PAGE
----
|St. Mary Major, from a recent trip by the Rad Trad to Rome|
Title says it all. I am re-producing below the text of the Papal Mass of Pascha Sunday as it likely would have been in the eighth century. The source is Cuthbert Ashley's translation of the Ordo Romanus Primus, which contains a proposed reproduction as the third appendix. The book, printed in 1905, is in the public domain and available on Google Books, so do not fret over copyrights.
Pay attention to what has changed and what has remained. The Mass would be at St. Mary Major, to join with our Lady in celebrating her Son's Resurrection, and possibly to give the Pope a breather after no less than three liturgies at the Lateran Cathedral. The opening antiphon, in Latin, would be the familiar Resurrexi et adhuc tecum sum Mass of Pascha, but is here sung with more than one psalm verse in between repetitions of the antiphons. As an entrance chant, it would be sung as long as the entrance procession lasted. Before the "little hours" became popular in the Roman Divine Office I am not so sure there would be a long introit, as Mattins and Lauds would precede such a Mass. But the introduction of the little hours put the Mass after Terce, meaning a return to the sacristy for Mass vestments.
The Kyrie is not in its more ancient litany form, and probably had not been since before St. Gregory the Great. The Gloria is sung, as it was on festal occasions at Papal Mass. Pay attention to the orations, which are the same as they are in the traditional Mass today. There is certainly more antiphonal singing throughout, which only comes to us in rare occasions like Holy Week (the real old Holy Week). I suspect this looked more like the prokeimenon of the Byzantine rite and less like the "responsorial psalm" of Pope Paul VI's rite. Yet the antiphonal singing was primarily, though not exclusively, handled by the cantors and "district officials"—probably meaning additional deacons and subdeacons who vested for Mass but did not perform the main actions associated with those orders such as assisting the celebrant with the chalice and reading the Gospel or Epistle; you get the idea. This brings up another important point: there would be several deacons and subdeacons at this Mass, and probably some priests who might have or might not have concelebrated. Concelebration was done on festive occasions and with the bishop (in this case the Pope) as a sign of the communion between the bishop,the parish priests, and the parish faithful. It was not done as regularly and as casually as today. It had meaning. Some remnants of this existed until 1964 at Papal Mass, where the cardinal-priests and cardinal-deacons would wear chasubles and dalmatics with mitres over their choir dress.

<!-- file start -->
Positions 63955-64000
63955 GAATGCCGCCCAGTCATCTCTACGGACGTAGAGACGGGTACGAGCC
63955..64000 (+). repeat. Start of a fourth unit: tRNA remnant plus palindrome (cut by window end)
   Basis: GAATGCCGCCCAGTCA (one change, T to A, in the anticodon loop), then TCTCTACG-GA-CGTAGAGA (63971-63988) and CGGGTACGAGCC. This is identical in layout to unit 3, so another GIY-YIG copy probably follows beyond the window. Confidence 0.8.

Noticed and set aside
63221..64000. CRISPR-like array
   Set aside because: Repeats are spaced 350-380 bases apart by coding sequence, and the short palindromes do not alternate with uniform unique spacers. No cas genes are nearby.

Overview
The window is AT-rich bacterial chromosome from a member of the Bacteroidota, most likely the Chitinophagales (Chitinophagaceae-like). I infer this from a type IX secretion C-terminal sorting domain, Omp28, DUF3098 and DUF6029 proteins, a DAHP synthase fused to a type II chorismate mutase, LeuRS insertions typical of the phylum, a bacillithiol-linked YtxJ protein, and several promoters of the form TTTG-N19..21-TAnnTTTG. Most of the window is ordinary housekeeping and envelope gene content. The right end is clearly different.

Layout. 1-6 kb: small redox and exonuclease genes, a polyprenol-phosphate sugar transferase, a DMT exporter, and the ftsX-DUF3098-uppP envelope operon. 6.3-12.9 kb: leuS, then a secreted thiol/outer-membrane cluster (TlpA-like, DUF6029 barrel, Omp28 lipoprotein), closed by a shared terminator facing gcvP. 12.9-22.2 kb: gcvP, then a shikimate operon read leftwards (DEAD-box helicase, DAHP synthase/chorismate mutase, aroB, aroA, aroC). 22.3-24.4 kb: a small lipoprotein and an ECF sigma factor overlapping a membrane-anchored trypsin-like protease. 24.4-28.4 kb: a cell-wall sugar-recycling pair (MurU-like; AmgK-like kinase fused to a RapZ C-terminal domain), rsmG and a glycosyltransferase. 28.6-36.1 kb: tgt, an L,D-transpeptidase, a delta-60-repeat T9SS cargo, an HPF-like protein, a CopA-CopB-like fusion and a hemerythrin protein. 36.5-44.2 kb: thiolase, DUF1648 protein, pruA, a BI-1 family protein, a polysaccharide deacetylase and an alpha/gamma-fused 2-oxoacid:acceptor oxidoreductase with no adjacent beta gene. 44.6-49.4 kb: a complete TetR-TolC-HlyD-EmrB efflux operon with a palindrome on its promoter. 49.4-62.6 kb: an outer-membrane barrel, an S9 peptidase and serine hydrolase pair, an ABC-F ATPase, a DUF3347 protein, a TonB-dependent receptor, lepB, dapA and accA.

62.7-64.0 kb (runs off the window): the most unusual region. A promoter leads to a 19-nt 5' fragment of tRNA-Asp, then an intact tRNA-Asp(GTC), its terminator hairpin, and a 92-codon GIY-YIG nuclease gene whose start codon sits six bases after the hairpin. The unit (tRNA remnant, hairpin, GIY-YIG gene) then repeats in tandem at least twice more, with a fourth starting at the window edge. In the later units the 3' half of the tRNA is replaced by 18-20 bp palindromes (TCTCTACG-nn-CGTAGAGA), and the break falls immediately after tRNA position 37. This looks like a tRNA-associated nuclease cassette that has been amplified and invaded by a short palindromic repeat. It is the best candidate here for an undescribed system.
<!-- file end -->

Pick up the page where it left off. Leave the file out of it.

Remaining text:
|See the cardinal-deacon, left, and cardinal-priest, right, remnants of the ancient manner of Papal Mass, which survived in the Papal liturgy until 1964.|
The preface and Canon are basically the same as we have received them today. Some things differ though. The prayer for the dead is noted as a weekday practice that eventually became fixed on all days. There is a prayer of blessing for the first fruits of the season. With no supporting text the editor as inserted a Gallican prayer and a Roman prayer from the Feast of the Ascension right before the minor [and at this point, only] elevation.
With large gaps of inactivity on the celebrant's part—awaiting the end of the entrance, the gap at the offertory, the time for an exit procession to line up etc)—we can see how and where private prayer, which eventually became institutionalized, entered the Mass—prayers before the altar, the longer offering prayers for the Host and Chalice, and the Prologue of St. John. We also see some ritually and spiritually awkward practices and can understand why they died, such as announcing the location of tomorrow's Mass before the Communion of the Faithful!
Like it, love it, hate it, this is a fairly accurate reconstruction of a first millennium Roman Mass celebrated by the Pope. We see the very firm roots of the traditional liturgy, both in prayer and in movement, meaning it is the root in spirituality, too. Moreover, this is the clearest piece of evidence I have seen to support Fr. Quoex and Fr. Conrad's thesis that Papal Mass is the standard in the Roman rite, not parish Mass. Pontifical Mass and Solemn Mass clearly descend from the rite shown here, with some adjustments for the qualitatively different celebrant.
Enough of me. Look at the Mass and realize how the saints prayed then—and how they still pray now!